Carbrooke

From Wikipedia, the free encyclopedia

Carbrooke
The Parish Church Of St. Peter And St. Paul - geograph.org.uk - 278480.jpg
St Peter & St Paul, Carbrooke
Carbrooke is located in Norfolk
Carbrooke
Carbrooke
Location within Norfolk
Area12.66 km2 (4.89 sq mi)
Population1,176 (2001 census[1])
2,073 (2011)[2]
• Density93/km2 (240/sq mi)
OS grid referenceTF9494002230
District
Shire county
Region
CountryEngland
Sovereign stateUnited Kingdom
Post townThetford
Postcode districtIP25
Dialling code01953
PoliceNorfolk
FireNorfolk
AmbulanceEast of England
UK Parliament
List of places
UK
England
Norfolk
52°34′59″N 0°52′33″E / 52.582919°N 0.875916°E / 52.582919; 0.875916Coordinates: 52°34′59″N 0°52′33″E / 52.582919°N 0.875916°E / 52.582919; 0.875916

Carbrooke is a village and civil parish in the Breckland district of Norfolk, England. It is 3 miles (4.8 km) from the centre of Watton and 17 miles (27 km) from Thetford. In the 2011 Census, Carbrooke had a population of 2,073 people in 835 households.[3]

History[edit]

Carbrooke's name is of Anglo-Saxon and Viking origin and derives from an amalgamation of the Old Norse word for an abundance of brambles and the Old English for a brook or stream.[4]

In the Domesday Book, Carbrooke is listed as a settlement of 62 households in the hundred of Wayland. The village was divided in ownership between Ralph de Tosny and John fitzRichard.[5]

Amenities[edit]

Millenium Green is a playing ground of over 10 acres and is run in the interest of the village by a board of Trustees. The annual, Carbrooke Village Fete is held on the green.

The majority of local children attend St. Peter & St. Paul Church of England Primary School which was rated 'Good' by Ofsted in 2019.[6]

St. Peter & St. Paul's Church[edit]

Carbrooke's Parish Church is of Norman origin and is dedicated in honour of Saint Peter and Saint Paul. The church was significantly remodelled in the Fourteenth and Nineteenth Century, with stained glass being installed by James Powell and Sons. The radical socialist minister, George B. Chambers was incumbent in the church from 1927 to 1955 who procured many pieces of art from John Moray-Smith for the church.[7]

Notable Residents[edit]

War Memorial[edit]

Carbrooke's War Memorial takes the form of a stone cross in St. Peter & St. Paul's Churchyard. It lists the following names of the fallen for the First World War:

  • Sergeant William R. Williamson (1886-1918), 1st Battalion, Royal Norfolk Regiment
  • Lance-Sergeant Herbert Wyer (1883-1914), 3rd Battalion, Coldstream Guards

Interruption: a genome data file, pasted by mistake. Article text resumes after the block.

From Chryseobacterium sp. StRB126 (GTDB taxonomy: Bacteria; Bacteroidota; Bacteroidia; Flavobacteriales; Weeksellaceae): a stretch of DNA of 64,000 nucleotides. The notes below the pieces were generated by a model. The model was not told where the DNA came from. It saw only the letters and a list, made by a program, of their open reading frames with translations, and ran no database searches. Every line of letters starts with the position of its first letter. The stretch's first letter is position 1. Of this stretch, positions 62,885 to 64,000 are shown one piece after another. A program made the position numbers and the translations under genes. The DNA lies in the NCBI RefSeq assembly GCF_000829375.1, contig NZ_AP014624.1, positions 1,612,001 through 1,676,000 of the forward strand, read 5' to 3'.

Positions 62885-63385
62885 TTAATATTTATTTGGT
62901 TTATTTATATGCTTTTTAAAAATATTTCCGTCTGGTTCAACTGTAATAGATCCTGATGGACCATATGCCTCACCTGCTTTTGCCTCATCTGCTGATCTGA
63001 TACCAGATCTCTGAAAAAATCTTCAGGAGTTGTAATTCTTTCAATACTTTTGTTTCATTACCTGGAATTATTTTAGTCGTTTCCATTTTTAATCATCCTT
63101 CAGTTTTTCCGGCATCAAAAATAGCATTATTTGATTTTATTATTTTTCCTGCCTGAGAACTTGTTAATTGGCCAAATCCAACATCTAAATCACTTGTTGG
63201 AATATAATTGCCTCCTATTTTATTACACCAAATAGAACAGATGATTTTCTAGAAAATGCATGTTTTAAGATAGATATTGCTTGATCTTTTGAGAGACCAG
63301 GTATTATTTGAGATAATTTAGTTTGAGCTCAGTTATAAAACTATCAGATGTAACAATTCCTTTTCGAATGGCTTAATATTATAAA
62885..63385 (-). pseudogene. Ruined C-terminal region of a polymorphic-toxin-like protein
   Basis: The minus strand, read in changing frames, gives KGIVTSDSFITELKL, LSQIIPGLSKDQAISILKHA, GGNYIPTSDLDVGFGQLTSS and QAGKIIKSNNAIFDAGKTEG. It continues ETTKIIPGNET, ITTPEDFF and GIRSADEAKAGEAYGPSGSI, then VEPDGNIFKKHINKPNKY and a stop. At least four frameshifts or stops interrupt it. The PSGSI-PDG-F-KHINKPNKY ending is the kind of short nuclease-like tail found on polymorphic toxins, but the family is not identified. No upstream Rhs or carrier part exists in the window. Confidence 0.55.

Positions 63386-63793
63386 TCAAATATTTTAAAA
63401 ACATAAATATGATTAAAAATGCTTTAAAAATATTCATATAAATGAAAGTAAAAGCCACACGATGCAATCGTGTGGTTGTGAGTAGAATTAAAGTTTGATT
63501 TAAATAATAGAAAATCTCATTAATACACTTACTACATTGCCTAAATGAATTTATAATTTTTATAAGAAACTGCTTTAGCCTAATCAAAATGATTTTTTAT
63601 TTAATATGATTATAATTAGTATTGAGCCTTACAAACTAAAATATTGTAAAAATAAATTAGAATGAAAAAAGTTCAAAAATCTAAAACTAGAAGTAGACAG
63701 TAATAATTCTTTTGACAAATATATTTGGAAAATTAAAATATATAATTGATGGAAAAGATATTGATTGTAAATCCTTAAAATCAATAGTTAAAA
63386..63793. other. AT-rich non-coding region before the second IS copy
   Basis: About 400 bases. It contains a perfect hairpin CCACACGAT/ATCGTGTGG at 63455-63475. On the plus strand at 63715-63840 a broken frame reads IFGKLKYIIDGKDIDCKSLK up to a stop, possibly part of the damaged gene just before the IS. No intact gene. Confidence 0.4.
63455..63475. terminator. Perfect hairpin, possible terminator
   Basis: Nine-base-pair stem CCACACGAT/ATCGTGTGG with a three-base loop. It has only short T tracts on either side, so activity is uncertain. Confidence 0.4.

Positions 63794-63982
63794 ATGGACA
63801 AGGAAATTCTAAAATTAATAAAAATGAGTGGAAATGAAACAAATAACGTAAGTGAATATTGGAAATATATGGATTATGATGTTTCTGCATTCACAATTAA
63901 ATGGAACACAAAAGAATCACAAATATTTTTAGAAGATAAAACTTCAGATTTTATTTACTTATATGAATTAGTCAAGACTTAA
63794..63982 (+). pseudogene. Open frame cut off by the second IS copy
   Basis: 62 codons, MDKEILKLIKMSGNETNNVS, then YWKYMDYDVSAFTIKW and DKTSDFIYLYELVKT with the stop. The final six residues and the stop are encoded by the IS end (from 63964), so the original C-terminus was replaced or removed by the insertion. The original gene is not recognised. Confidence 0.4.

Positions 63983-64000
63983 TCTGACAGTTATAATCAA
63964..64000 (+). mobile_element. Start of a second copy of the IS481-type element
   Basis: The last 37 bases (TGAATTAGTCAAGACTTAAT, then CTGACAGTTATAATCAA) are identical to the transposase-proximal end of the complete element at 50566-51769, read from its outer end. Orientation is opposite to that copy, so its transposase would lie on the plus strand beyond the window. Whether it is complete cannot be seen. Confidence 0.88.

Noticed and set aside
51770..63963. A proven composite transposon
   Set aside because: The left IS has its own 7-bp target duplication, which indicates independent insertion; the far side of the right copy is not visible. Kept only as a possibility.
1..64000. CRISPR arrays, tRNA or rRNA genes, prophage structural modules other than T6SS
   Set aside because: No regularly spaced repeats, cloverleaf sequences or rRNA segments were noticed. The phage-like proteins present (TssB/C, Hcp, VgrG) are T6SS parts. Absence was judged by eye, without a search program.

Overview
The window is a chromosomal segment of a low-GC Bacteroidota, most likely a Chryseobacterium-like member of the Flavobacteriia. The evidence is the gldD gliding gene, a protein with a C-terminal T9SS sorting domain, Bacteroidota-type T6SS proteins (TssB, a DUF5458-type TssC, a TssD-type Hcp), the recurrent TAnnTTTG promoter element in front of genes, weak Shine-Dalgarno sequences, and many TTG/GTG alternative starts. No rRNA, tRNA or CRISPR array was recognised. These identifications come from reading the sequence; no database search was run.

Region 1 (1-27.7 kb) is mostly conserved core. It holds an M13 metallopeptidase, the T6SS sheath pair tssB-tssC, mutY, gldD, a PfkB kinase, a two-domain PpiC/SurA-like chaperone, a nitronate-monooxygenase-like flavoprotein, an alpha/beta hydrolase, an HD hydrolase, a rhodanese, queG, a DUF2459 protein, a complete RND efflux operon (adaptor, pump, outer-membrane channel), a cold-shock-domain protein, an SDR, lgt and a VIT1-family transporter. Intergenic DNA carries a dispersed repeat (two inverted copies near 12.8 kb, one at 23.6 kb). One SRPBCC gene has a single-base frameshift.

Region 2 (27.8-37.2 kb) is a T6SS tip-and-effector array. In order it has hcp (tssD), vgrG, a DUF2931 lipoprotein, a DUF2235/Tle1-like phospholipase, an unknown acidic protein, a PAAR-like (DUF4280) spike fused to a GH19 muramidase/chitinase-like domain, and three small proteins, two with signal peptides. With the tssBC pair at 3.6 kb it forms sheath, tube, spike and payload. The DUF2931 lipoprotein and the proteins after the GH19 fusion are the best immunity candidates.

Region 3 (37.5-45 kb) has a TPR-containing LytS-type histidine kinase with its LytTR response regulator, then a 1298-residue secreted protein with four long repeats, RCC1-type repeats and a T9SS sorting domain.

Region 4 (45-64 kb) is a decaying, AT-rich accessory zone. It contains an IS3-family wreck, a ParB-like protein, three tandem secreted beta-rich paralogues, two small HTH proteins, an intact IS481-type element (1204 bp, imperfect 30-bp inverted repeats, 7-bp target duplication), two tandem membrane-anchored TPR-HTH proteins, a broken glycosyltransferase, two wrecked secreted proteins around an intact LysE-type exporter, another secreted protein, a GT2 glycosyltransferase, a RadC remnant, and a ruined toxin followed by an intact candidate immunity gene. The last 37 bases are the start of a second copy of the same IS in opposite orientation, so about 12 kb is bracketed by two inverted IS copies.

• Lance-Sergeant Walter Leveridge (d.1915), 2nd Battalion, Royal Norfolk Regiment
  • Lance-Corporal Bertie Leveridge (d.1917), 1st Battalion, Royal Norfolk Regiment
  • Driver Walter H. Smith (d.1917), 209th (Field) Company, Royal Engineers
  • Private Sidney Green (d.1918), 4th Battalion, Bedfordshire Regiment
  • Private Frederick W. Watson (1896-1916), 12th Battalion, East Yorkshire Regiment
  • Private William Ainger (1888-1919), 6th Battalion, Leicestershire Regiment
  • Private Frederick J. Williamson (1898-1918), 35th Company, Machine Gun Corps
  • Private Arthur D. Greaves (d.1917), 23rd Battalion, Middlesex Regiment
  • Private Gilbert W. Murrell (d.1916), 1st Battalion, Royal Norfolk Regiment
  • Private Robert D. Murrell (d.1916), 1st Battalion, Royal Norfolk Regiment
  • Private Ernest F. M. Back (d.1916), 1st Battalion, Royal Norfolk Regiment
  • Private William G. Harrod (1898-1917), 3rd Battalion, Royal Norfolk Regiment
  • Private Herbert Abbey (d.1918), 7th Battalion, Royal Norfolk Regiment
  • Private Frederick J. Beets (1895-1916), 7th Battalion, Royal Norfolk Regiment
  • Private Victor E. Johnson (1898-1915), 10th Battalion, Royal Norfolk Regiment
  • Private Wilfred J. Bullen (1896-1918), Norfolk Yeomanry
  • Private Arthur C. Murrell (d.1918), 1st Battalion, Queen's Royal Regiment (West Surrey)
  • Private Robert J. Tolman (d.1918), 2/6th Battalion, North Staffordshire Regiment
  • Private Sidney Sutton (d.1916), 2nd Battalion, Royal Sussex Regiment

And, the following for the Second World War:

References[edit]

  1. ^ Census population and household counts for unparished urban areas and all parishes. Office for National Statistics & Norfolk County Council (2001). Retrieved 20 June 2009.
  2. ^ "Civil Parish population 2011". Neighbourhood Statistics. Office for National Statistics. Retrieved 1 August 2016.
  3. ^ Official for National Statistics. (2011). Retrieved November 20, 2022. https://www.nomisweb.co.uk/reports/localarea?compare=E04006100
  4. ^ University of Nottingham. (2022). Retrieved November 20, 2022. http://kepn.nottingham.ac.uk/map/place/Norfolk/Carbrooke
  5. ^ Domesday Book. (1086). Retrieved November 20, 2022. https://opendomesday.org/place/TF9402/carbrooke/
  6. ^ Ofsted. (2019). Retrieved November 20, 2022. https://files.ofsted.gov.uk/v1/file/50121846
  7. ^ Knott, S. (2021). Retrieved November 20, 2022. http://www.norfolkchurches.co.uk/carbrooke/carbrooke.htm
  8. ^ Riley, H. (2022). Retrieved November 20, 2022. https://carbrookehistory.co.uk/war-memorial/

External links[edit]

Media related to Carbrooke at Wikimedia Commons